Rossum’s Universal Robots

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R.U.R. is a 1921 science fiction play in the Czech language by Karel Čapek. R.U.R. stands for Rossum’s Universal Robots, an English phrase used as the subtitle in the Czech original. The play begins in a factory that makes artificial people called ‘robots.’ Unlike the modern usage of the term, these creatures are closer to the modern idea of androids or even clones, as they can be mistaken for humans and can think for themselves.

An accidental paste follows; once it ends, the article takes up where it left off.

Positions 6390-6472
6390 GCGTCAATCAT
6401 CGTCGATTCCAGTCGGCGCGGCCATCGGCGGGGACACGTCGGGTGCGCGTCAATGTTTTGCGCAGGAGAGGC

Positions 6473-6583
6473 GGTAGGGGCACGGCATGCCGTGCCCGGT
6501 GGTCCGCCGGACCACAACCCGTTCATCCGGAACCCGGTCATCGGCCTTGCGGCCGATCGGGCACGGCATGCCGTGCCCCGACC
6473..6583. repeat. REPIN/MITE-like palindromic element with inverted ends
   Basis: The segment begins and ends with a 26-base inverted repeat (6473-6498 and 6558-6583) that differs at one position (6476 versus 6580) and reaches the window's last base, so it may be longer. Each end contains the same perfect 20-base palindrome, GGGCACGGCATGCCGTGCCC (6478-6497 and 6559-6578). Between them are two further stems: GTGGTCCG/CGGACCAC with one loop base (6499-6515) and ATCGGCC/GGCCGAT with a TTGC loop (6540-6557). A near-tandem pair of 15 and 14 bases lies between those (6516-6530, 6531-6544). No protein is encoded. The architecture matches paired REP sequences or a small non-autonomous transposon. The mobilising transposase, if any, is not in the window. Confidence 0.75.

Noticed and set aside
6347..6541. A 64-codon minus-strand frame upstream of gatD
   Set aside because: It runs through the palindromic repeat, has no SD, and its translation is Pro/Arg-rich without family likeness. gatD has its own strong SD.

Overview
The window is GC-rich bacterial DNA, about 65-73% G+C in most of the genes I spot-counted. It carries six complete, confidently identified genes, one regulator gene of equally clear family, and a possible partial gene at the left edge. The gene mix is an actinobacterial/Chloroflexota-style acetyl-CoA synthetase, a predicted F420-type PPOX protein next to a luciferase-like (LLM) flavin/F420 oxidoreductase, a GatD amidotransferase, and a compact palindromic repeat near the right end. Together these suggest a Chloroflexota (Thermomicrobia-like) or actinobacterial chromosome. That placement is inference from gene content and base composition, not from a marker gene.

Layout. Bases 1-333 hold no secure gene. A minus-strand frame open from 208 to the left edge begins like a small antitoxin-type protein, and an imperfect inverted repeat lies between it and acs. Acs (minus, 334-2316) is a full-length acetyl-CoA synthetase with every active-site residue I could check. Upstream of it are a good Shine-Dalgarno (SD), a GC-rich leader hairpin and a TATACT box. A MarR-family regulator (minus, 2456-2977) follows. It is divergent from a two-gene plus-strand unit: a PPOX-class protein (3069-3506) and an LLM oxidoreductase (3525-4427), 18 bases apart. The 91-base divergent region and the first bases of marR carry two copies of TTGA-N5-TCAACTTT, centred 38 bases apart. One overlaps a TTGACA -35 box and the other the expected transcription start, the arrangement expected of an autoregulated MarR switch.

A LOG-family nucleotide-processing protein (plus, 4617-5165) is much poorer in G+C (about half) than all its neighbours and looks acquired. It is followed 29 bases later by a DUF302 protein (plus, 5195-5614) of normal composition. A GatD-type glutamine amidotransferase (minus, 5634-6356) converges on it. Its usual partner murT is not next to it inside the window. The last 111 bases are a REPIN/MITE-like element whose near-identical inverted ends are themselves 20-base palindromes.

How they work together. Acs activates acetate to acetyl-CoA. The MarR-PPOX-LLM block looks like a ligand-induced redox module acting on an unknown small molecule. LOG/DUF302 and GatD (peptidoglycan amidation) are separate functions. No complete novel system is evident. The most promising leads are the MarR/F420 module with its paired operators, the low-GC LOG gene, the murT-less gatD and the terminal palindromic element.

They seem happy to work for humans, although that changes and a hostile robot rebellion leads to the extinction of the human race. After finishing the manuscript, Čapek realized that he had created a modern version of the Jewish Golem legend. The play introduced the word ‘Robot’ which displaced older words such as ‘automaton’ or ‘android’ in languages around the world. In its original Czech, ‘robota’ means forced labor of the kind that serfs had to perform on their masters’ lands, and is derived from rab, meaning ‘slave.’

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